Paso 1986, writ ref'd n.r.e.) (finding references to an opponent as a quack, hoke
artist, imported fear-monger and someone who expresses incomprehensible mumbo
jumbo were protected as opinion).
If an opinion implies false and defamatory facts, a plaintiff may succeed in claiming
defamation. Shearson, Lehman, Hutton, Inc. v. Tucker, 806 S.W.2d 914, 920 (Tex.
App.—Corpus Christi 1991, writ dism’d w.o.j.).
Statements considered epithets or rhetorical hyperbole aren’t actionable because
they are not objectively verifiable. American Broad. Cos. v. Gill, 6 S.W.3d 19 (Tex.
App.—San Antonio 1999, pet. denied).
4. Public and Private Persons
When a private figure sues for defamation, the plaintiff must show that the
publication of the statement was negligent, i.e., that it violated a duty of reasonable
care. Gertz v. Robert Welch, Inc., 418 U.S. 323, 347 (1974); KBMT Operating Co.,
LLC v. Toledo, 434 S.W.3d 276 (Tex. App.—Beaumont 2014).
Where a plaintiff is classified as a public figure, the standard of fault is that of
actual malice, a much higher standard. KBMT Operating Co., LLC v. Toledo, 434
S.W.3d 276 (Tex. App.—Beaumont 2014); see New York Times Co. v. Sullivan, 376
U.S. 254, 283 (1964).
“Public figures” fall into three (3) general categories: general, limited
purpose, and involuntary.
 A person who is a public figure for a general purpose is a person who
is so well-known as to be a household name (Madonna, Oprah
 A limited purpose public figure is someone plays more than a trivial
or tangential role in a public controversy (and is suing on a statement
relating to that person’s role in the public controversy).
 An involuntary public figure is one who becomes a public figure
through no purposeful action of his own. Wells v. Liddy, 186 F.3d 505
(4th Cir. 1999).
A plaintiff who is a public figure or a public official must show “actual malice” in
order to recover on a defamation claim. “Actual malice” means that the defendant
Page 28
made the statements knowing that they were false or with “reckless disregard” as
to their falsity. New York Times v. Sullivan, 376 U.S. 254, 279-80 (1964). “Reckless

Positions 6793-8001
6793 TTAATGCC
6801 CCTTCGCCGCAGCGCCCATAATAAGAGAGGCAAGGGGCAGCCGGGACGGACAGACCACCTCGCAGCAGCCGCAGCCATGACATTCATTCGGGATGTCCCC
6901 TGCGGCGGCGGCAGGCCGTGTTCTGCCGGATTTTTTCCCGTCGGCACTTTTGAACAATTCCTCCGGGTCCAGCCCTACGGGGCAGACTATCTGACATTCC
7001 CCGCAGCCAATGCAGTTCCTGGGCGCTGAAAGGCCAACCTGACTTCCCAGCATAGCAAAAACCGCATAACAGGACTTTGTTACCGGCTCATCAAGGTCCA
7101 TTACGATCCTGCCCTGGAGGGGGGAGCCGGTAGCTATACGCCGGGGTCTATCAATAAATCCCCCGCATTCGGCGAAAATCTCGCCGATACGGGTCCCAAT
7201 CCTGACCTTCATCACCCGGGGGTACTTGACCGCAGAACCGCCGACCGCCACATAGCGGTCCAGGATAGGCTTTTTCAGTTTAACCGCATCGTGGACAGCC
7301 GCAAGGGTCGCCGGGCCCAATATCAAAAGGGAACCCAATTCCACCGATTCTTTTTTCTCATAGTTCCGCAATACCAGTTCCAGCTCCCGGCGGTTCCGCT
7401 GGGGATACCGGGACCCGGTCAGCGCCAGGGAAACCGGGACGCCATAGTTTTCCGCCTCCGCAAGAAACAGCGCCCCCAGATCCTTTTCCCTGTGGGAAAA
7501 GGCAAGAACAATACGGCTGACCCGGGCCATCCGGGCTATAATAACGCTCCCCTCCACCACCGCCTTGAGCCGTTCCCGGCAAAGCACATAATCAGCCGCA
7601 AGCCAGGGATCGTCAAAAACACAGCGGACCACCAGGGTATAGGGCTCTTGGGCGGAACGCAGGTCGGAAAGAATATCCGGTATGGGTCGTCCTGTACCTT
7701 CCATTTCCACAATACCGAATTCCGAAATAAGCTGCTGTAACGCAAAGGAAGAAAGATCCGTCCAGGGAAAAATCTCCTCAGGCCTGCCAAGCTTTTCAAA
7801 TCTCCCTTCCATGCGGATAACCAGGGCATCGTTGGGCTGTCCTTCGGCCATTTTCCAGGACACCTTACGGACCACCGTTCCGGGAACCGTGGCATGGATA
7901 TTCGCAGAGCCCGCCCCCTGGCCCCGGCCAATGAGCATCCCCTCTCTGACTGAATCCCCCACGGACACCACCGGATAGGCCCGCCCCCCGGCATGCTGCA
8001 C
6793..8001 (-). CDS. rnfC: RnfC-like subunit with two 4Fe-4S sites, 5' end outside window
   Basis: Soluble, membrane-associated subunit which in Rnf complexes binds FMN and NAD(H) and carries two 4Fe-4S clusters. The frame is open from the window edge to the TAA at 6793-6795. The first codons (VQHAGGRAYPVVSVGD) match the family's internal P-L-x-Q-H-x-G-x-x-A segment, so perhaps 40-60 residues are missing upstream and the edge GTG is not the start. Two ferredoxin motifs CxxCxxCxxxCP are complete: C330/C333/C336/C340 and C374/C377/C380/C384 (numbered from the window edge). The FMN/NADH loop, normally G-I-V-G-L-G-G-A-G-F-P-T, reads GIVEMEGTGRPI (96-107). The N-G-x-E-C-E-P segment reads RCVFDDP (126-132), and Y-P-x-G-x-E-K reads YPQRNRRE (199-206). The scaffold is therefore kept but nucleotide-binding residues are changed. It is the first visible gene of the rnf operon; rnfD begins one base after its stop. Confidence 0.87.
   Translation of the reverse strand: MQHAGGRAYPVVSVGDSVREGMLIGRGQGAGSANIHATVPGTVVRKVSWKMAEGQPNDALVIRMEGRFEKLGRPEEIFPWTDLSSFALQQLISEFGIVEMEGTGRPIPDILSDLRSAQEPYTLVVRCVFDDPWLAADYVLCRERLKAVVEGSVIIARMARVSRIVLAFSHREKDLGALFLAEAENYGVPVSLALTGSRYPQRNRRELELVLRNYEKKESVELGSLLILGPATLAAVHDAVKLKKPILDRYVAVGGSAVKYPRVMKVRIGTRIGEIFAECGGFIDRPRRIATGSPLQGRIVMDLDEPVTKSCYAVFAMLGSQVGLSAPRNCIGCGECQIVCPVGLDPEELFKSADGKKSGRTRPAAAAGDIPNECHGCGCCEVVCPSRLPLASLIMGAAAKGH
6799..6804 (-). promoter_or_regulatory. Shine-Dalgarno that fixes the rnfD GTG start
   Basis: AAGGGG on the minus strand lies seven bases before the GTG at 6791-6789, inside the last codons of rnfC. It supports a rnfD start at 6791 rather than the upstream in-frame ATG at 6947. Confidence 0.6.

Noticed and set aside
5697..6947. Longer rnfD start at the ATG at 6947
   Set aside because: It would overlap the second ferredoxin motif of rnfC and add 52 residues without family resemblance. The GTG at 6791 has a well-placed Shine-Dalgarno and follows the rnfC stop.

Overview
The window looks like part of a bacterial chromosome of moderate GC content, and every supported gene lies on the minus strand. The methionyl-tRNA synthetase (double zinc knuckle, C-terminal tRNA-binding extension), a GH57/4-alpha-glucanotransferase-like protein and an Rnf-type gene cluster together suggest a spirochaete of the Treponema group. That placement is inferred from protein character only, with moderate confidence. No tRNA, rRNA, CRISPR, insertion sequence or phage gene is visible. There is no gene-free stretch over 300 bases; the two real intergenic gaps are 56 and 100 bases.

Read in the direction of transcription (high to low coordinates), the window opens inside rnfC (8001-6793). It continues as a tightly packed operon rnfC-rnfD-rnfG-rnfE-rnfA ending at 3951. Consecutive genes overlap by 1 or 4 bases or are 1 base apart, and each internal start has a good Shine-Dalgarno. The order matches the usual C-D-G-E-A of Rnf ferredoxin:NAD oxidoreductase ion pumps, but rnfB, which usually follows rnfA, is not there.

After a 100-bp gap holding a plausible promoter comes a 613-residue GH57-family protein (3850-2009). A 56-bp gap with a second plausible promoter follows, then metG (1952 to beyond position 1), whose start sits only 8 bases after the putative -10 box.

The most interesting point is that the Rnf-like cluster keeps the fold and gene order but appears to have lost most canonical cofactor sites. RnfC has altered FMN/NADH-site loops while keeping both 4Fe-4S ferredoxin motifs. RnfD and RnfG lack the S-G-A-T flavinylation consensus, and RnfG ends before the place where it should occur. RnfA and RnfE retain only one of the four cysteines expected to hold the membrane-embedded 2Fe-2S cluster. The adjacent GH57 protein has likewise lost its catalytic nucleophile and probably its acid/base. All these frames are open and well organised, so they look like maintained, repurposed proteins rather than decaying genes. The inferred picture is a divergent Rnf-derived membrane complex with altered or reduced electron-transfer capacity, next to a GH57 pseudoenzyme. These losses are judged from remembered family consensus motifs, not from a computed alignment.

disregard” is not negligence or even gross negligence. It is “a high degree of
awareness of probable falsity” and requires the plaintiff to prove that the defendant
“in fact entertained serious doubts as to the truth of the publication.” Carr v.
Brasher, 776 S.W.2d 567, 571 (Tex. 1989).
In addition, a defamatory statement must refer to an identifiable plaintiff and not
merely to members of a class or group of persons. For example, statements about
dangerous practices in the beef industry were not actionable because they didn’t
single out a particular plaintiff. Texas Beef Group v. Winfrey, 11 F. Supp. 2d 858
(N.D. Tex. 1998).
5. ”Of and Concerning”
The plaintiff must show that the challenged statement was “of and concerning” the
plaintiff. See Newspapers, Inc. v. Matthews, 339 S.W.2d 890, 894 (Tex. 1960).
Although the statements at issue must refer to the plaintiff, the actual naming of
the plaintiff is not necessary as long as those who knew and were acquainted with
the plaintiff understood from reading the publication that it referred to the plaintiff.
Newspapers, Inc., 339 S.W.2d at 894; Diaz v. Rankin, 777 S.W.2d 496 (Tex. App.—
Corpus Christi 1989, no writ) (holding that broadcast accusing “owner” and
“operator” of specific golf course was sufficient for libel action).
A person can be defamed by implication when a publication conveys a false and
defamatory impression by omitting material facts or by juxtaposing facts. Scripps
Tex. Newspapers, L.P. v. Belalcazar, 99 S.W.3d 829 (Tex. App.—Corpus Christi 2003,
pet. denied).
6. Damages
In a defamation lawsuit, the plaintiff can recover actual damages, special damages
(sometimes called consequential damages, like loss of employment or loss of
earning capacity), and exemplary damages (aka punitive damages) if a showing of
actual malice is made. Generally, in a defamation action a plaintiff cannot recover
attorney fees or get injunctive relief to prevent defamatory speech. Davenport v.
Garcia, 834 S.W.2d 4 (Tex. 1992).
7. Defenses
Truth is always a defense to a defamation action.
Consent (where a party consents to or invites the publication of a statement) also
provides an absolute privilege for the publisher of a statement even if it is
Page 29
defamatory. Saucedo v. Rheem Mfg., 974 S.W.2d 117 (Tex. App.—San Antonio
1998, pet. denied).
In addition to the statutory qualified privilege enjoyed by print and broadcast
media, another defense is that the plaintiff is essentially libel-proof—that he or she
has no reputation to lose. For example, in one case a plaintiff with an extensive
criminal record was libel-proof and couldn’t hold a newspaper liable for misstating
new criminal charges. Finklea v. Jacksonville Daily Progress, 742 S.W.2d 512 (Tex.
App.—Tyler 1987, writ dism’d).
Statements that provide fair comment on matters of public interest, report on
official proceedings, or impartially report on allegations made by third parties on
issues of public interest also receive protection under Texas law.
8. Statute of Limitation.
The statute of limitations for defamation in Texas is one (1) year. See Tex. Civ. Prac.
Code § 16.002(a). This means that if a defamation claim is not brought within a
year of initial publication it is barred.